Code Collection place Sex Age Bartonella spp. Ehrlichia spp. Mycoplasma spp.
1 ZNO Female Adult (-) Ehrlichia canis
100% (341/341) M73226.1
2 ZNO Male Adult (-) Ehrlichia canis
100% (346/346) M73226.1
3 ZNSO Female Adult (-) (-) (-)
4 ZNSO Male Adult Bartonella vinsonii berkhoffii
99% (343/344) CP003124.1
(-) (-)
5 ZNSO Female Adult Bartonella vinsonii berkhoffii
99% (346/349) CP003124.1
(-) (-)
6 ZNO Female Adult (-) (-) (-)
7 ZNP Female Adult Bartonella vinsonii berkhoffii
99% (343/345) CP003124.1
(-) (-)
8 ZNO Male Juvenile (-) (-) (-)
9 DGAE Female Adult (-) (-) (-)
10 ZNO Female Juvenile (-) (-) (-)
11 ZNO Male Juvenile (-) (-) (-)
12 ZNO Female Juvenile (-) (-) (-)
13 CU Male Adult (-) (-) (-)
14 CU Male Adult (-) (-) (-)
15 MUAC Female Juvenile (-) (-) (-)
16 CU Male Adult (-) (-) (-)
17 ZNO Male Juvenile (-) (-) (-)
18 ZNO Female Juvenile (-) (-) (-)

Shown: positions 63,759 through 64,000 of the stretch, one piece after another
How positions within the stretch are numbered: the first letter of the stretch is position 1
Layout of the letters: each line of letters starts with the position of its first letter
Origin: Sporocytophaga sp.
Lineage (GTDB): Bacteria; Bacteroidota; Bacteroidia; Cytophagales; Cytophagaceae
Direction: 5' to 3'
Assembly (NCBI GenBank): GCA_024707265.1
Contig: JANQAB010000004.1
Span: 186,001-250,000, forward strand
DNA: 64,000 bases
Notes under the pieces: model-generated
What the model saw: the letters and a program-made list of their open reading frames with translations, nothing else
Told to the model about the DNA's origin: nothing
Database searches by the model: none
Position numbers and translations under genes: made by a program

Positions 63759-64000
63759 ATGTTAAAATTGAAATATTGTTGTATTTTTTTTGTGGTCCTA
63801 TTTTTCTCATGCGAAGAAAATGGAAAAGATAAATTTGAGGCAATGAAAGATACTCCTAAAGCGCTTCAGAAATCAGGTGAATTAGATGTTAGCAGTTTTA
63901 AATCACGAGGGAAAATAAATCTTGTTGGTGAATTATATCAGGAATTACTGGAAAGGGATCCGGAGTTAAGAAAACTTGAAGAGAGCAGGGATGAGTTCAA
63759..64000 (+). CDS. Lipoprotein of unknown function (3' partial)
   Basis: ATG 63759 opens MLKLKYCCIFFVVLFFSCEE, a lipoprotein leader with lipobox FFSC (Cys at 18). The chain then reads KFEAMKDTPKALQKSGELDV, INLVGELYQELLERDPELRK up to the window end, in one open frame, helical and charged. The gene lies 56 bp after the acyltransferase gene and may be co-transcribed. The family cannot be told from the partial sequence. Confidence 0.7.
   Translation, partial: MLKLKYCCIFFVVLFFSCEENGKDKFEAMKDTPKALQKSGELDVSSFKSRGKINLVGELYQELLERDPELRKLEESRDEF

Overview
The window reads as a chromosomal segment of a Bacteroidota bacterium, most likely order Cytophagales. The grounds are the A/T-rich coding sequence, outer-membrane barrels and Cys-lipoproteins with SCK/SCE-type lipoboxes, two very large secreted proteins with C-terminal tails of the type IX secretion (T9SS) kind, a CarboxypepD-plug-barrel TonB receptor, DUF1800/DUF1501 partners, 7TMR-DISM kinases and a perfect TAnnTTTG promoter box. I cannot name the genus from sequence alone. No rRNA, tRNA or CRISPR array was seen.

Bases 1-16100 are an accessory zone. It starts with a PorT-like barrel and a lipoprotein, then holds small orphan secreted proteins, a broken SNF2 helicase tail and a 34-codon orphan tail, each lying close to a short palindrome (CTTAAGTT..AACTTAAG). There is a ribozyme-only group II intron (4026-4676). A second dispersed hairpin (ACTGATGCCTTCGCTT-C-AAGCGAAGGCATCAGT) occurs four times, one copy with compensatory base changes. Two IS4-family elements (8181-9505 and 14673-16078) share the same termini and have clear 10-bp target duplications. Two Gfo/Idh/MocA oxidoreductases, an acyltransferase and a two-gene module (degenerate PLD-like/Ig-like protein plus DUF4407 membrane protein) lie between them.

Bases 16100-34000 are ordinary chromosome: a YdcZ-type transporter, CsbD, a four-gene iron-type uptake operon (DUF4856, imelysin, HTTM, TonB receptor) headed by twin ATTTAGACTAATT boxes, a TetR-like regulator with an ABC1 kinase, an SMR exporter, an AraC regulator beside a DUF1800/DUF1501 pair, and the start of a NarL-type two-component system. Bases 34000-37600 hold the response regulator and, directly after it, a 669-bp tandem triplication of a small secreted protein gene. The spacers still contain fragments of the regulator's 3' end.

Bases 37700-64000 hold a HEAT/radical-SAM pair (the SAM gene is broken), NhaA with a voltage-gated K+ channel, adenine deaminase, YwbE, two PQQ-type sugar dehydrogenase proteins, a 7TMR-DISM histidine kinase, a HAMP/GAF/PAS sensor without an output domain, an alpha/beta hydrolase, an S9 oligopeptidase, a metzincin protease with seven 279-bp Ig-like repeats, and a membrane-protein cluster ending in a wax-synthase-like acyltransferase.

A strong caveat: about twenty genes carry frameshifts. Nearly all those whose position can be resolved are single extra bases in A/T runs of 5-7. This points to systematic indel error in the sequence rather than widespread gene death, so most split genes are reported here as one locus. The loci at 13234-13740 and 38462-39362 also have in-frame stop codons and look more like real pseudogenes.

19 A3CO Male Adult (-) (-) Mycoplasma haemocanis
100% (882/882) KY117659.1

A3CO: Cantera Oriente; CU: Circuito Universitario; DGAE: Dirección General Administración Escolar; MUAC: Museo Universitario de Arte Contemporáneo; ZNO: Zona Núcleo Oriente; ZNSO: Zona Núcleo Suroriente; ZNP: Zona Núcleo Poniente DNA; (-): Not detected.

Figure 2 Maximum likelihood phylogenetic tree generated using Tamura three-parameter distance model with partial sequences of: (A) the gltA gene from several members of the genus Bartonella; (B) the 16S rRNA gene from several members of the genus Ehrlichia; (C) the 16S rRNA gene from several members of the genus Mycoplasma. Bootstrap values greater than 50 are indicated at the nodes. Sequences generated in this study are marked with solid forms.